This post is 24 of 30 in a series about songs that mean a lot to me. The rest of the posts are here, and here’s a Spotify playlist of the songs

Gravity is another song that I had no intentions of writing about but, you gotta follow the inspiration where it leads right?

I’ve paid pretty close attention to John Mayer over the past 10+ years that I’ve been into his music, and I have to say it’s been pretty cool to watch him grow and change as a person while he’s simultaneously growing as a musician.

Once known for his arrogance and womanizing earlier on in his career, his most recent music reflects the thoughts of someone who is sincere and honest about their transgressions. I think it’s really unfortunate to hear someone dismiss John’s music because of his past behavior. I’ve noticed that these types of people tend to offer other’s very little room to change.

Although Gravity debuted on his classic 2005 LP, Continuum, I suspect that the track has grown to become even more meaningful to John over the years.

I think it’s interesting that someone who has experienced the level of success that John Mayer has still feels the inevitable sensation of being pulled down by gravity. Everyone is subject to it. It seems that he has learned first hand that excess, more for the sake of more, will never fulfill what he’s searching for.  It’s reasonable to believe that he’s still searching, evidenced by the fact that his latest LP is titled The Search For Everything.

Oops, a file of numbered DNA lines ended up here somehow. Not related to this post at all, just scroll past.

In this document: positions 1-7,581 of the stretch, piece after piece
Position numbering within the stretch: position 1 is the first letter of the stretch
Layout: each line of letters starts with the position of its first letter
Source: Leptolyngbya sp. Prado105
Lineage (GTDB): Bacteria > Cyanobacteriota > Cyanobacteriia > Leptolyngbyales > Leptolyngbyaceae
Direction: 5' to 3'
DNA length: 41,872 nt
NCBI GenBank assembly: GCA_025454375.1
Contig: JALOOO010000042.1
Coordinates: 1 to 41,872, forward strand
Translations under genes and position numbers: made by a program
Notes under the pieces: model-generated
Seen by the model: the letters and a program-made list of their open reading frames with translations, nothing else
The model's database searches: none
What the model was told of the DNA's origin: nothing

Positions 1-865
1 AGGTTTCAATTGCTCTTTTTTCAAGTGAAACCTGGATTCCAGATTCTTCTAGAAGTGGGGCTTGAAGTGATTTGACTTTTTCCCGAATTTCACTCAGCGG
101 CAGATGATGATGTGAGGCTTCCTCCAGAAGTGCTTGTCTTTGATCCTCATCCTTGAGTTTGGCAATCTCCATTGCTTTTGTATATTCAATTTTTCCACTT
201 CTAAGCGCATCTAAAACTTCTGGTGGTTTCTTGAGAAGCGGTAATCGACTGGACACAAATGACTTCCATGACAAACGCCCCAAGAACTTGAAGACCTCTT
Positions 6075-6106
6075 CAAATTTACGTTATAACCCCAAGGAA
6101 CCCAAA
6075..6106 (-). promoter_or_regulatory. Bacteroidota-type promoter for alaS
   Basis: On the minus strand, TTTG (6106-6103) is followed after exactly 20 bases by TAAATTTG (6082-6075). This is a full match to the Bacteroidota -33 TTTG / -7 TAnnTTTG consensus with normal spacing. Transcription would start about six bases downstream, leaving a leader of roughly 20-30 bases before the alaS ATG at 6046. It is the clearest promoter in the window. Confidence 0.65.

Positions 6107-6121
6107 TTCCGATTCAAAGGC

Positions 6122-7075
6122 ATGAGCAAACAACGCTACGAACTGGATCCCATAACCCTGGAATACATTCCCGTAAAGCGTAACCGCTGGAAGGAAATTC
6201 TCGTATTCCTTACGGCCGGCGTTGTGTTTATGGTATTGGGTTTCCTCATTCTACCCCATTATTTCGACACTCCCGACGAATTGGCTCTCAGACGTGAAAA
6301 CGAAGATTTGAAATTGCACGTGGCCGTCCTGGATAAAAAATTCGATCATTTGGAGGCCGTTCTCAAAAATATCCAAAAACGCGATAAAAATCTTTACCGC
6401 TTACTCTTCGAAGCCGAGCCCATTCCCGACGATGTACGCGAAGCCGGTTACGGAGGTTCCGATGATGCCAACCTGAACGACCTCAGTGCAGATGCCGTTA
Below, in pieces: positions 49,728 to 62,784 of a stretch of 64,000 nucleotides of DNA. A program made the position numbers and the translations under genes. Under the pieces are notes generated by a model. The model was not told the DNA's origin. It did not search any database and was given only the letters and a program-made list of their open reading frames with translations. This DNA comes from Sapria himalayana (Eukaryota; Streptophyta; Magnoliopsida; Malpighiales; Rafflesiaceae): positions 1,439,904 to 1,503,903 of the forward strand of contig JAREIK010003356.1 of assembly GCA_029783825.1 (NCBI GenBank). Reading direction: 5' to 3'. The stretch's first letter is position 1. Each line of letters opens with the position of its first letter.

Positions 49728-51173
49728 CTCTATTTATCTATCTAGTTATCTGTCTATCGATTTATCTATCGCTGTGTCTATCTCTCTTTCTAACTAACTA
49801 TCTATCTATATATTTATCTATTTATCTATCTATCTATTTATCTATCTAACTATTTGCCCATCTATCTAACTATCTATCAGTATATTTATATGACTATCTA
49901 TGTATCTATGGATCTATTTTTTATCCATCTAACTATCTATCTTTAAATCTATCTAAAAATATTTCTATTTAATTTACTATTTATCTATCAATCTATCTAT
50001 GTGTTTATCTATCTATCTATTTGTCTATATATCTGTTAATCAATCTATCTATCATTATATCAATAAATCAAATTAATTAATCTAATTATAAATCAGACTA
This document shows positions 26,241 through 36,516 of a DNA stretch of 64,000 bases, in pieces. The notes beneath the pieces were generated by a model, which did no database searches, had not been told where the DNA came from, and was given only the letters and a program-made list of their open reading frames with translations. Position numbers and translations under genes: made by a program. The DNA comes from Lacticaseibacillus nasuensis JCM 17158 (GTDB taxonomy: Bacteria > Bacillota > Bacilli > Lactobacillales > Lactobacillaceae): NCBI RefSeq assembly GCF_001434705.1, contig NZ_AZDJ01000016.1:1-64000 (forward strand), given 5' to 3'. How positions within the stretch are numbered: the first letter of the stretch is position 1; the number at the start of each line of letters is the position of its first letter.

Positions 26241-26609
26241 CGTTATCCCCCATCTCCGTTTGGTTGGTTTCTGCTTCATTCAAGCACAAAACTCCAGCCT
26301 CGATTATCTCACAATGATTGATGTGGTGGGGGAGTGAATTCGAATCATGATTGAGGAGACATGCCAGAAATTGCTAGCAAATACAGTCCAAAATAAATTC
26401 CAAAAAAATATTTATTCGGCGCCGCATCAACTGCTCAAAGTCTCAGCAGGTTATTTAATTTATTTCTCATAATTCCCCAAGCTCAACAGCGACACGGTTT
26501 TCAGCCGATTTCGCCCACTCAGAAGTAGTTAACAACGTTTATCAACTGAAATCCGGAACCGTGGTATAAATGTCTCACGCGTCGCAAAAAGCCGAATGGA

Musically, Gravity is a masterpiece. Excuse me while I get a little nerdy about what makes John Mayer’s guitar-work so amazing. Often-times bands will have multiple guitar players that fulfill specific roles in a song. Outside of the bass guitar, these roles can usually be categorized into one of two buckets: rhythm and lead. Rhythm is there to fill out the soundscape of the song. Lead is there to cut through the mix and deliver the hooks and riffs. John does both simultaneously. Sure, he tours with some backup guitar players. However, just listen to how he weaves between the rhythm and lead role through the entirety of his trio album, Try! On Gravity he effortlessly blends the lead line into flourished chords that carry the verses and choruses. Hendrix and Vaughn pioneered this style; I would argue that Mayer has mastered it.

I’ll always love Continuum, but these songs are on a different level when performed live. Live in LA is fantastic showcase of his ability to fully meld with his Stratocaster and produce solos that could never have been completely planned. 10 years running and I’ve never gotten tired of it.

I relate to this song at a pretty high level but also in a very general way. I’ve caught myself living for the chase before; pursing a goal and accomplishing it, only to feel let down in the end. At a meta level, this song is also relatable because it sometimes feels like there is an invisible force holding me down into a pattern that I know, intellectually at least, to be unfulfilling and stupid. Gravity is a fitting metaphor for this feeling. We’re all subject to it, though, and I think there’s some solace to be found there.

 

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